Monday, 1 April 2013

A Modern Cheongsam


London report: still single digit degrees during the day and freezing at night, still wearing lots of black, still have furry trapper hat permanently attached to head.  Same old, same old.  Why don't I share some happier, warmer times with you instead?  I was certainly better dressed!

While I was in Penang I spent an evening out with Mr V. at the English and Oriental Hotel, which was historically Penang's luxury hotel where distinguished guests were received. When I was a very young girl the hotel was home for three months to my family whilst my father was working on a particular contract and I have very strong memories of being there. Whilst my Dad was attending a college reunion dinner here with my Mum, Mr. V and I went for dinner at the hotel restaurant so I could show him where I'd lived for a while.  I remember sitting with my parents and siblings on this wall watching crabs crawling on the rocks below and dolphins swimming out at sea.


We were only going for dinner but we thought we'd get dressed up anyway.  Nothing too formal, just like we'd made some effort.  We ended up being very overdressed compared to the other people drinking and eating in the hotel bar who had opted for flip flops, shorts, tee shirts and general "I'm in the tropics on holiday and feeling too hot, what's the point of dressing up?" type outfits.  Honestly!  Tsk tsk!  I understand people go on holiday to relax but what's the point of slobbing around and looking shabby in a nice hotel restaurant?  Dinner with a loved one is enough occasion for me to get dressed up and put on some lippie!

Here are Mum and Dad all ready to go to their reunion dinner in front of what I had built up from my childhood memories as being a very grand staircase - instead it was actually quite small!


We started with some cocktails by the pool. When we were staying here as children it was before I was old enough to go to school and my main memories are days upon days of swimming and playing in this pool with Mum and my brother and sister.


I bought this dress last summer because it reminded me of a modern cheongsam.  I actually remind myself of my grandmother in this dress in these photos.  I look very much like her, inherited her hair and she wore very similiar outfits to this one in the fifties. I have a thing for cheongsams because of my Asian roots and also have a rose printed, lace trimmed one I love (link here).


The eagle eyed amongst you may recognise the abstract digital floral print on this one here from a skirt I bought from Acne which I wore previously here with the same white lace jacket from Zara.  I actually bought the dress first as a birthday present for myself (yeah - I treat me well!).  I wore it regularly to work last summer with either a white or black blazer and loved the print so much I ended up picking the skirt up at the end of season sales.


The Eastern influence on fashion has been big news the last couple of seasons.  It wasn't always the case but these days I love having bit of my own cultural tradition fused into my clothing, however I do find it easier to wear if it has a modern twist.

I actually own a traditional cheongsam, picked up in, of all places, Florence Italy!  It is a red satin maxi with gold floral embroidiery and daring side splits and although I love it, I find it almost too traditional to wear out in London unless I happened to be going to a Chinese New Year formal dinner!  I've worn it once to an Indian wedding where most of the guests were in saris and sherwanis, so it felt appropriate then.  But I'd expect in most other circumstances if I wore it people would think I'm a waitress at a local Asian restaurant on my way to work!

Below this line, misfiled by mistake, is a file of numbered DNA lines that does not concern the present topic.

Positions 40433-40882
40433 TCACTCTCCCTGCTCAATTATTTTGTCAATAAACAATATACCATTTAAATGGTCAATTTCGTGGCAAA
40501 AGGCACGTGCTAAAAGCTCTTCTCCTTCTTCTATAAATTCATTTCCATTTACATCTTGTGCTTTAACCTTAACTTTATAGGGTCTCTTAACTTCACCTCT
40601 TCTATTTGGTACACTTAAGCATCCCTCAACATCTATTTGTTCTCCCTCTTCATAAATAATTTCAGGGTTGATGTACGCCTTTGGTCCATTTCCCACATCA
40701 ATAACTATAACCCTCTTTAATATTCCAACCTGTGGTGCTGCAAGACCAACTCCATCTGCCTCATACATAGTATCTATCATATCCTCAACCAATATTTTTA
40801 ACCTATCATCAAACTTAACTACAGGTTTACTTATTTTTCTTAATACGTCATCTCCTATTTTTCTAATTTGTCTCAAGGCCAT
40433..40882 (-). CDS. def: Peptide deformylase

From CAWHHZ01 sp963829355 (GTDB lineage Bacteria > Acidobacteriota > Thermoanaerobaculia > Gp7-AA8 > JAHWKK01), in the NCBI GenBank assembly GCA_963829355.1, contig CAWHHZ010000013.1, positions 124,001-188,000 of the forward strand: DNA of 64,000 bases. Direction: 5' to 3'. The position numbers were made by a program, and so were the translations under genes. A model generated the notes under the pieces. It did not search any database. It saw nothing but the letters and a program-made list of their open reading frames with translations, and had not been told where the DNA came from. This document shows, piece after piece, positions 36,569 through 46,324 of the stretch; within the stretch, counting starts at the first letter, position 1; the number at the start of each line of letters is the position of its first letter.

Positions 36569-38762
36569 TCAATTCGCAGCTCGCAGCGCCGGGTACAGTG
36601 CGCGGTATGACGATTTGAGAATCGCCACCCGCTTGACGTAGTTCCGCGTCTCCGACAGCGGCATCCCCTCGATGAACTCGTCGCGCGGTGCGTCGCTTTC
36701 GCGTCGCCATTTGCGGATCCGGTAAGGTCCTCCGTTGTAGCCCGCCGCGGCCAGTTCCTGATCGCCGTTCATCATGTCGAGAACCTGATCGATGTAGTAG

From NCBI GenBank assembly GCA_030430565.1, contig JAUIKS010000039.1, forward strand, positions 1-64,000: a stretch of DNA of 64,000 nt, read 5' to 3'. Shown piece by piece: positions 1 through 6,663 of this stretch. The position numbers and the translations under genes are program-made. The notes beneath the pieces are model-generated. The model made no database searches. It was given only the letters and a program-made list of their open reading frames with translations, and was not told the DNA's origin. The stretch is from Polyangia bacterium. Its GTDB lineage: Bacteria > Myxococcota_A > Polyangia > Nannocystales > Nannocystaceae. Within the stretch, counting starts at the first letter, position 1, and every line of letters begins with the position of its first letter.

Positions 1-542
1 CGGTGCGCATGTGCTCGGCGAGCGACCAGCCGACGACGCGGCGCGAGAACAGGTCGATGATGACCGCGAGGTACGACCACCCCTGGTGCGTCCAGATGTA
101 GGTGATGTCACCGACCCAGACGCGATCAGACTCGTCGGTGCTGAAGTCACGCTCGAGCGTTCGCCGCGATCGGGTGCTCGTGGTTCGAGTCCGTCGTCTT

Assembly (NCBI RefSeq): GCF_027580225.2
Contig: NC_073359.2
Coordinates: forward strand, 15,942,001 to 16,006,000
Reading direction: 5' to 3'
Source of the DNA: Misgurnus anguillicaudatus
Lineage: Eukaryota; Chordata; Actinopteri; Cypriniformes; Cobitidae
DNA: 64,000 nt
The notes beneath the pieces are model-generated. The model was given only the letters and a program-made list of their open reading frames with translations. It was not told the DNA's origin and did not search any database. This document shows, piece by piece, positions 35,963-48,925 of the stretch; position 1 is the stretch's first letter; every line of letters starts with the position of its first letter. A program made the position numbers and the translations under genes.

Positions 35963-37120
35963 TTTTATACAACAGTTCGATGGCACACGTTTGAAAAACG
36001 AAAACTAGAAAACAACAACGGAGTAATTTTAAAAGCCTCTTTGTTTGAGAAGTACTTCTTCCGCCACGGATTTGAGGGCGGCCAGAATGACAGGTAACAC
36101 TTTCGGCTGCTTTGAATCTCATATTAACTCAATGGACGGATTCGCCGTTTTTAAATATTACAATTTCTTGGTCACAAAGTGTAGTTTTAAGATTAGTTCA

Have you seen Vintage Vix rock a red satin cheongsam?  She looks awesome!  Put me in the same outfit and hairstyle and people would probably be asking me when dim sum is being served.  In a way I think people who are not from a particular culture but choose to wear it's traditional costumes get to have more fun - the result is unexpected and more of a fashion statement than a cultural one.   They are drawn to the beauty of the shape, the colours or prints.  There is none of the association of being forced to wear those garments as a mark of your cultural roots whilst growing up, a time when you perhaps wanted to identify with something else when getting dressed.  Particularly, if you are the child of immigrants growing up in a different culture to those of your parents, traditional dress can be an uncomfortable shackle to a cultural identity you may not feel is yours.

I was thankfully never forced by my parents to wear traditional dress while growing up in Australia but growing up we had friends and relatives who went through difficult times with parents from different cultures who wanted them to maintain their cultural values.  Sometimes that extended to dress but mainly it impacted how we socialised with strict rules imposed on what we could and couldn't do that our Australian equivalents didn't seem to have to trouble themselves with.

Some friends suffered their parents rejecting boyfriends, forcing breakups and I saw the ugly emotional fallout of an arranged marriage.  During my teens and twenties my girlfriends, my sister and I shunned wearing traditional garments.  Perhaps they subconsciously symbolised an infringement of our freedom to be ourselves rather than who our parents expected us to be.  More pertinently perhaps, growing up as an immigrant in Australia also meant sometimes being a victim of racial abuse.  Putting distance between yourself and anything that marked you out as culturally different was a survival mechanism as well as a form of emotional defence as you tried to fit in.


Interesting I really only rediscovered my love of the cheongsam and other forms of Asian traditional dress some years after I'd left Australia and having my family thousands of miles away.  A hankering for home perhaps?  Third generation immigrant syndrome brewing?  Possibly.